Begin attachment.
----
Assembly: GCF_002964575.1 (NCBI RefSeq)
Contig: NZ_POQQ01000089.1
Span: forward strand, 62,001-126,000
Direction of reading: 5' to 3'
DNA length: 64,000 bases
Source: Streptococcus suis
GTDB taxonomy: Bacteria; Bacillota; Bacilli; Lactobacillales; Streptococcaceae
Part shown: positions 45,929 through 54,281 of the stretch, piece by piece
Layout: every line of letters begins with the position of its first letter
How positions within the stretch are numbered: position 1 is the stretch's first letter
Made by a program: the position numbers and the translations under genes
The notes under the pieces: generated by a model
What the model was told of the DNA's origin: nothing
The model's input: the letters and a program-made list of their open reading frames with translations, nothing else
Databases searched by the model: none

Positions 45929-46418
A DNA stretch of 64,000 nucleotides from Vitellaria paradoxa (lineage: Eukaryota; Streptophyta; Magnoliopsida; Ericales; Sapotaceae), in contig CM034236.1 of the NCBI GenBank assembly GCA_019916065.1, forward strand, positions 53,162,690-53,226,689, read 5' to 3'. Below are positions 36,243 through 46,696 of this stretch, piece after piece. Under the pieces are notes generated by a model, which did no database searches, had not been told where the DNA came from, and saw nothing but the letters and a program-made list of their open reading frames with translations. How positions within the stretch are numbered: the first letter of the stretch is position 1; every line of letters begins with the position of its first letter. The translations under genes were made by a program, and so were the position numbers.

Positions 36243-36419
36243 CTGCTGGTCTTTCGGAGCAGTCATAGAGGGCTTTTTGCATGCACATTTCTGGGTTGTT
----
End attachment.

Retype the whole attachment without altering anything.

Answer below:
Assembly: GCF_002964575.1 (NCBI RefSeq)
Contig: NZ_POQQ01000089.1
Span: forward strand, 62,001-126,000
Direction of reading: 5' to 3'
DNA length: 64,000 bases
Source: Streptococcus suis
GTDB taxonomy: Bacteria; Bacillota; Bacilli; Lactobacillales; Streptococcaceae
Part shown: positions 45,929 through 54,281 of the stretch, piece by piece
Layout: every line of letters begins with the position of its first letter
How positions within the stretch are numbered: position 1 is the stretch's first letter
Made by a program: the position numbers and the translations under genes
The notes under the pieces: generated by a model
What the model was told of the DNA's origin: nothing
The model's input: the letters and a program-made list of their open reading frames with translations, nothing else
Databases searched by the model: none

Positions 45929-46418
A DNA stretch of 64,000 nucleotides from Vitellaria paradoxa (lineage: Eukaryota; Streptophyta; Magnoliopsida; Ericales; Sapotaceae), in contig CM034236.1 of the NCBI GenBank assembly GCA_019916065.1, forward strand, positions 53,162,690-53,226,689, read 5' to 3'. Below are positions 36,243 through 46,696 of this stretch, piece after piece. Under the pieces are notes generated by a model, which did no database searches, had not been told where the DNA came from, and saw nothing but the letters and a program-made list of their open reading frames with translations. How positions within the stretch are numbered: the first letter of the stretch is position 1; every line of letters begins with the position of its first letter. The translations under genes were made by a program, and so were the position numbers.

Positions 36243-36419
36243 CTGCTGGTCTTTCGGAGCAGTCATAGAGGGCTTTTTGCATGCACATTTCTGGGTTGTT